The only proof of paternity offered by the movant is the birth certificate of Jennifer Ann Mahonski (Exhibit H) in which the decedent is named as the father. Mr. Mahonski did not sign the certificate nor is it executed in the manner required of a signed writing acknowledging paternity pursuant to EPTL § 4-1.2 (a)(2)(B). While a birth certificate naming a putative father may together with additional proof showing open and notorious acknowledgment establish paternity pursuant to EPTL § 4-1.2 (a)(2)(C) no such supplemental proof has been set forth on the motion (Matter of Reyes, NYLJ, April 15, 2002 at 28 col 2; cf., Sekanic, Matter of, 271 AD2d 802; Bonanno, Matter of, 192 Misc 2d 86).

It is not alleged that the child was the product of a previous marital relationship and decedent's wife, the movant herein, states in her affidavit that she had no knowledge of children born to the decedent prior to their marriage. Nor was she aware of any contact between the decedent and either of the two children he is alleged to have fathered.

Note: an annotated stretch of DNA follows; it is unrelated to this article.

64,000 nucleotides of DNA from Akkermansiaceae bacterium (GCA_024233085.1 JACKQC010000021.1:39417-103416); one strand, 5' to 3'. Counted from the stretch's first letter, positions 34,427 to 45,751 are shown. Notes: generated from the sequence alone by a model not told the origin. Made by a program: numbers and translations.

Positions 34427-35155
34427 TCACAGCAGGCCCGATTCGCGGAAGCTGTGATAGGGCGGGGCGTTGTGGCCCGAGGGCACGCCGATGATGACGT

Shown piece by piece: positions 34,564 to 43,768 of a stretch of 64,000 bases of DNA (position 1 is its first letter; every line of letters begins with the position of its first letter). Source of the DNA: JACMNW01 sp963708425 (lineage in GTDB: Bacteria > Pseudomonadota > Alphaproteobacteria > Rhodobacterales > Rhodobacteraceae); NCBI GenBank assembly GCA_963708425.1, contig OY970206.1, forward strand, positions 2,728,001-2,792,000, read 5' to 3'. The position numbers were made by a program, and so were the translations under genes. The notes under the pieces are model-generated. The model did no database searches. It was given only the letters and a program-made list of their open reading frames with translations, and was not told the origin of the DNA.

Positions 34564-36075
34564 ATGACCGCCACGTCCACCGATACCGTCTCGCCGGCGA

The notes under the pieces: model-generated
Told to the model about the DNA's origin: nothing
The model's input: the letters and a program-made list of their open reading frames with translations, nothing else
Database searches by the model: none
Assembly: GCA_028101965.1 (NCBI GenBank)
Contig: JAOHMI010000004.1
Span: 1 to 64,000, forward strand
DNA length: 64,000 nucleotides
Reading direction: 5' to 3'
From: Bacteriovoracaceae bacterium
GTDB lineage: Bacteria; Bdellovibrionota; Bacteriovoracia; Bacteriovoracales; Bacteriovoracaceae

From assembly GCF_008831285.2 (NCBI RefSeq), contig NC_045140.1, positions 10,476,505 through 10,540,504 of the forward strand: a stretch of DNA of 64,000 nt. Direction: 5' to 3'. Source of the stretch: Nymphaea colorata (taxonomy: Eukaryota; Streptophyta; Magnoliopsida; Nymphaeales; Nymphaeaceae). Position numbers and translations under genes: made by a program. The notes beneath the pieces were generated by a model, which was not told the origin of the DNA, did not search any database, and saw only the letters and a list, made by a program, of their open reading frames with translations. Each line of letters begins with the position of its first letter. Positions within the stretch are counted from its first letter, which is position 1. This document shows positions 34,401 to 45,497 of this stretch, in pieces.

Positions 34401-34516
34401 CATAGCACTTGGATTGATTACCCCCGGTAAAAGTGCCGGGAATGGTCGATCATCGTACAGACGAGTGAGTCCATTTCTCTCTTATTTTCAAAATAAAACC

The motion record is wholly inadequate to establish that Jennifer Ann Mahonski may qualify as one of the decedent's distributees under the EPTL, an essential element in demonstrating that the infant possesses a legally cognizable interest in the wrongful death settlement proceeds at issue herein. Movant has offered no proof that paternity on behalf of the decedent was documented or acknowledged in such a manner as to lend support to movant's allegations that the child is a distributee of the decedent entitled to a share of the settlement proceeds. In the absence of such proof the movant has failed to establish the existence of a material mistake of fact warranting the vacatur or setting aside of the settlement agreement. For the same reasons, the movant has likewise failed to justify the exercise of the Court's discretion to act in the interests of justice pursuant to Court of Claims Act § 9 (8).

For the reasons stated above the claimant's motion to reopen the underlying action or, alternatively, to set aside the settlement agreement is denied.


March 10, 2003
Saratoga Springs, New York

HON. FRANCIS T. COLLINS
Judge of the Court of Claims


The Court considered the following papers:
  1. Notice of Motion dated January 3, 2003;
  2. Affirmation of E. Stewart Jones, Jr., dated January 3, 2003 with exhibits;
  3. Affirmation of Kevan J. Acton dated January 24, 2003.